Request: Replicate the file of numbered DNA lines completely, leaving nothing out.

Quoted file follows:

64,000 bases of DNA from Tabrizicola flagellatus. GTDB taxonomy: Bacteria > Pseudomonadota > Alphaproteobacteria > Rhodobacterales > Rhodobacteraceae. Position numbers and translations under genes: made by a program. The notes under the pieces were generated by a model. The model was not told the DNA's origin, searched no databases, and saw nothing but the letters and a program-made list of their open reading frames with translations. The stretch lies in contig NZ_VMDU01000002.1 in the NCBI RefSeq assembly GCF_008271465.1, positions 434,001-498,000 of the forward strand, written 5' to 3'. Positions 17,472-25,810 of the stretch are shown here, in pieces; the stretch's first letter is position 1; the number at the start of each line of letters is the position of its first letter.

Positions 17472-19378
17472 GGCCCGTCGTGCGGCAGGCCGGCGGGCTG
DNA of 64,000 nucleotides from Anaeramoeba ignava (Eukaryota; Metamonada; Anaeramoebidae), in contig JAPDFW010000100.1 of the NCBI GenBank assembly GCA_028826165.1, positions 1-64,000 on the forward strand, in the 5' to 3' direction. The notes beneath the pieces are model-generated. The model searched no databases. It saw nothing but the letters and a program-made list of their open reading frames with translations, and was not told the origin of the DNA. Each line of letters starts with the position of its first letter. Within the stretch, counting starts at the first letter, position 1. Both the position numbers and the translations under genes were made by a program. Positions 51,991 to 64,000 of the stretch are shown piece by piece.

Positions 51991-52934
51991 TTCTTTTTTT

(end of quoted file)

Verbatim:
64,000 bases of DNA from Tabrizicola flagellatus. GTDB taxonomy: Bacteria > Pseudomonadota > Alphaproteobacteria > Rhodobacterales > Rhodobacteraceae. Position numbers and translations under genes: made by a program. The notes under the pieces were generated by a model. The model was not told the DNA's origin, searched no databases, and saw nothing but the letters and a program-made list of their open reading frames with translations. The stretch lies in contig NZ_VMDU01000002.1 in the NCBI RefSeq assembly GCF_008271465.1, positions 434,001-498,000 of the forward strand, written 5' to 3'. Positions 17,472-25,810 of the stretch are shown here, in pieces; the stretch's first letter is position 1; the number at the start of each line of letters is the position of its first letter.

Positions 17472-19378
17472 GGCCCGTCGTGCGGCAGGCCGGCGGGCTG
DNA of 64,000 nucleotides from Anaeramoeba ignava (Eukaryota; Metamonada; Anaeramoebidae), in contig JAPDFW010000100.1 of the NCBI GenBank assembly GCA_028826165.1, positions 1-64,000 on the forward strand, in the 5' to 3' direction. The notes beneath the pieces are model-generated. The model searched no databases. It saw nothing but the letters and a program-made list of their open reading frames with translations, and was not told the origin of the DNA. Each line of letters starts with the position of its first letter. Within the stretch, counting starts at the first letter, position 1. Both the position numbers and the translations under genes were made by a program. Positions 51,991 to 64,000 of the stretch are shown piece by piece.

Positions 51991-52934
51991 TTCTTTTTTT